The origin of the dressing is disputed. The Olympic Club in Seattle, The Davenport Hotel in Spokane, Washington, Solari’s Restaurant, Bergez-Frank’s Old Poodle Dog Restaurant and the St. Francis Hotel in San Francisco, and the Bohemian in Portland all claim to be the home of the dressing, with the invention in either the 1900s or 1910s. In all cases, the original salad was made with Dungeness crab.
The elevator fascinated me.
And so did the man running it, up to the top floor of Marston Department Store in San Diego, California. My mother, my grandmother, and I―dressed to the nines as they say―were headed to a ladies’ lunch in the elegant dining room on the top floor.
My 6-year-old petticoated bottom shifted on the slippery banquette, the lime-green faux leather texture not a surface that the scratchy tulle fabric could hang on to. No traction. As I kept sliding downward, Mom rewarded my efforts to stay still with glares that would stop a Sherman tank. On top of it all, the backs of my legs itched, too, and my feet dangled nearly a foot and a half off the floor. Across the table, my grandmother beamed at me, her little princess. The tiny black hat, festooned with lacey netting, perched on the top of her head, just barely, and slipped to one side as she craned her neck at the frowning waiter looming over her.
“Oh dear, I am so sorry, sir. We’ll all have the Crab Louie and she,” and here she pointed at me, “will enjoy a nice ice-cold Shirley Temple.”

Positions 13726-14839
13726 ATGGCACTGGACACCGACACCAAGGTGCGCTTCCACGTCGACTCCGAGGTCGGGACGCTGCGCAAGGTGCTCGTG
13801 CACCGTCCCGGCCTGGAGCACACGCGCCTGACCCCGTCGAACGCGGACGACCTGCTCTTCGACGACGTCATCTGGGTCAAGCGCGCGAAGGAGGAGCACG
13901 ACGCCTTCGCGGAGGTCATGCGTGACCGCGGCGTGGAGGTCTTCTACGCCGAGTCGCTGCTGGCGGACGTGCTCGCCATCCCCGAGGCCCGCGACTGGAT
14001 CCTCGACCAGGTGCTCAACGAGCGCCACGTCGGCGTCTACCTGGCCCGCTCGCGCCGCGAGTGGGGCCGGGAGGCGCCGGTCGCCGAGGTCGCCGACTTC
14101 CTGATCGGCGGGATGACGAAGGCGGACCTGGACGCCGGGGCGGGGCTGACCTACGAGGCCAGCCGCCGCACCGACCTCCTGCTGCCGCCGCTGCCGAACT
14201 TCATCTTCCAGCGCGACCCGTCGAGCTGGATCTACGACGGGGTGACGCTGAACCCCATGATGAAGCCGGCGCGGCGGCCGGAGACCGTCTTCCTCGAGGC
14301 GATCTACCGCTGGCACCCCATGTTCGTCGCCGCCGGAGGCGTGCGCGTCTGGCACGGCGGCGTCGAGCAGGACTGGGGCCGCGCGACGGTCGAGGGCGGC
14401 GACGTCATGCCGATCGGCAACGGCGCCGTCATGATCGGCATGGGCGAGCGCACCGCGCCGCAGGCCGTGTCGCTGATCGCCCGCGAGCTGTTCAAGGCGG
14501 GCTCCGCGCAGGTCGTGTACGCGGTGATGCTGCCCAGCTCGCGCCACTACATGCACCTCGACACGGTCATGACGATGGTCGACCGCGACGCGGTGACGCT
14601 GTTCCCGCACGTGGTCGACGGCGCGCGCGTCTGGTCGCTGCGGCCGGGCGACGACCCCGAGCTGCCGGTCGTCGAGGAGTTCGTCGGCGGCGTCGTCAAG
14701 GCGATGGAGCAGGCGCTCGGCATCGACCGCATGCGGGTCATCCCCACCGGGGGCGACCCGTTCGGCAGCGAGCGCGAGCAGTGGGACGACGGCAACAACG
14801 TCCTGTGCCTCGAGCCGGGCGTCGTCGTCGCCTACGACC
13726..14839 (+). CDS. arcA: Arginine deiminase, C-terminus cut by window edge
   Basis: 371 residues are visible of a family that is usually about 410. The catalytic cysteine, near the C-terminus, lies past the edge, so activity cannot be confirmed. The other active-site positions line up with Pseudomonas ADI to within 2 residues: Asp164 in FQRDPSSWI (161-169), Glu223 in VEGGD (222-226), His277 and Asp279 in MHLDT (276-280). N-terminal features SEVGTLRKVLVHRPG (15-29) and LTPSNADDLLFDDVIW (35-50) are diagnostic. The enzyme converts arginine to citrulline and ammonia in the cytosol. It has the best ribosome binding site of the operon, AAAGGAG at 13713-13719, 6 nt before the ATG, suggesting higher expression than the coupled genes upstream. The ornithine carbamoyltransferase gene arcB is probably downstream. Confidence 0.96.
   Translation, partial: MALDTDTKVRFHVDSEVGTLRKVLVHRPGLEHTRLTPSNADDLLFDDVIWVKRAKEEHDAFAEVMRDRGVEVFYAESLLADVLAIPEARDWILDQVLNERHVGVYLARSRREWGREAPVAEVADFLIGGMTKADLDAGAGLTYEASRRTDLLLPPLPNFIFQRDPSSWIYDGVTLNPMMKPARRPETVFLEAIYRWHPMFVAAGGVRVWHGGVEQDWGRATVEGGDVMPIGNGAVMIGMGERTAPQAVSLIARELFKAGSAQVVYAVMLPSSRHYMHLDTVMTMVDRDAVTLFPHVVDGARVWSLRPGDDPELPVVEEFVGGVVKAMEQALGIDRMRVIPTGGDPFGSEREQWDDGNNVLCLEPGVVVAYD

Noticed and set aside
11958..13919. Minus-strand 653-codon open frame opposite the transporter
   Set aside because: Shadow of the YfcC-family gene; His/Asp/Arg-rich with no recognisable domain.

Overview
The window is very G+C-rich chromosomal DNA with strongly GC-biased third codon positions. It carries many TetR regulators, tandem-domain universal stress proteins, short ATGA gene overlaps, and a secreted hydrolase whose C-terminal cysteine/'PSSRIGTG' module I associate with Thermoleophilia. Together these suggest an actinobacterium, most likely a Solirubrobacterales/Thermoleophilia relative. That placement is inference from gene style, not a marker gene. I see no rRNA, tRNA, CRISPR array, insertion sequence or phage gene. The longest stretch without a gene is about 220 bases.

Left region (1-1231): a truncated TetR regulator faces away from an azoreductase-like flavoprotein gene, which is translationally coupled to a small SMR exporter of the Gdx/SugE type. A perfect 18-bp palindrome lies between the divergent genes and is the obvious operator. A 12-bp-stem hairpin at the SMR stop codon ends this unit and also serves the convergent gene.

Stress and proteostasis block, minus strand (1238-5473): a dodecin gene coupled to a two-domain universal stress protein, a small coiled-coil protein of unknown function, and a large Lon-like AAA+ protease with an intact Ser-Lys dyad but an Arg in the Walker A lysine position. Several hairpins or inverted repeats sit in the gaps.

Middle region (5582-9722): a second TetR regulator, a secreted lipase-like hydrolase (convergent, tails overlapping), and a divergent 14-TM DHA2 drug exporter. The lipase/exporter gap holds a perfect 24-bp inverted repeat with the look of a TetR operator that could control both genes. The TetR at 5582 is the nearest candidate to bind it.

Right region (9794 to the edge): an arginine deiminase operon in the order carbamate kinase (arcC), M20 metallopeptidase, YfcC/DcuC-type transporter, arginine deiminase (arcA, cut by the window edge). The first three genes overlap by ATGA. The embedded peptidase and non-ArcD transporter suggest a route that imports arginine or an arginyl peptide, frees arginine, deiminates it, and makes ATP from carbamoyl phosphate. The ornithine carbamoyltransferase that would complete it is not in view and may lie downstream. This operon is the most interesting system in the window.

She smiled her best flirtatious smile as the man scrawled our order on his notepad, the size of a deck of cards.
“And her mother and I will have black coffee, and make that extra strong and fresh, please.”
Fumbling with the latch on her purse, she brought out a pack of Lucky Strike cigarettes, the very thing that killed her, lung cancer, five years later. Mom leaned over with the Mickey Mouse lighter she’d bought at Disneyland the day before. Just before the flame ignited my grandmother’s cigarette, I smelled the fluid inside the lighter. Pungent, dangerous.
“What’s Crab Louie, Grandma?” I asked. “Will I like it? Is it made from real crabs? Are there claws? Are there shells? Do they pinch?”
“No claws, just a lot of sweet, tender meat. You’ll love it, I promise.”
She patted my hand as the waiter set down the Shirley Temple. The gleaming red cherry on top convinced me that I all needed to do was to put the red plastic straw in my mouth and drink, no questions asked. I sipped the sweet drink, wondering why it was called a “Shirley Temple?” Wasn’t Shirley Temple a little girl like me? Only she starred in movies, and I didn’t.
So many questions, so few answers.
Mom and Grandma lit cigarettes again.
The waiter brought the salad.
The first bite of crab assured me that no claws or shells would interfere with my lunch. Every bite of the sweet meat, tinged with the flavorful dressing, led me to a state of bliss I’d rarely felt before.
Food, so many mysteries, just waiting to be discovered.
And I didn’t want to miss a thing.
Crab Louie Dressing
1 cup mayonnaise
½ cup heavy cream
¼ cup chili sauce
2 tablespoons finely diced or grated yellow onion
1 small garlic clove, peeled and grated
2 tablespoons fresh flat-leaf parsley, finely chopped
A pinch or two of cayenne
Mix all ingredients together and chill until ready to serve. Fold in flaked crab meat. Arrange crab on a bed of iceberg lettuce, surround with hard-cooked eggs and cherry tomatoes.
1¼ cups lemon-lime soda (Sprite, 7-Up)
Juice of ½ lime
1 teaspoon grenadine syrup
Fill a tall Tom Collins glass, or other tall glass, with crushed ice. Pour in soda, lime juice, and grenadine. Mix. Top with a cherry or two and add a straw.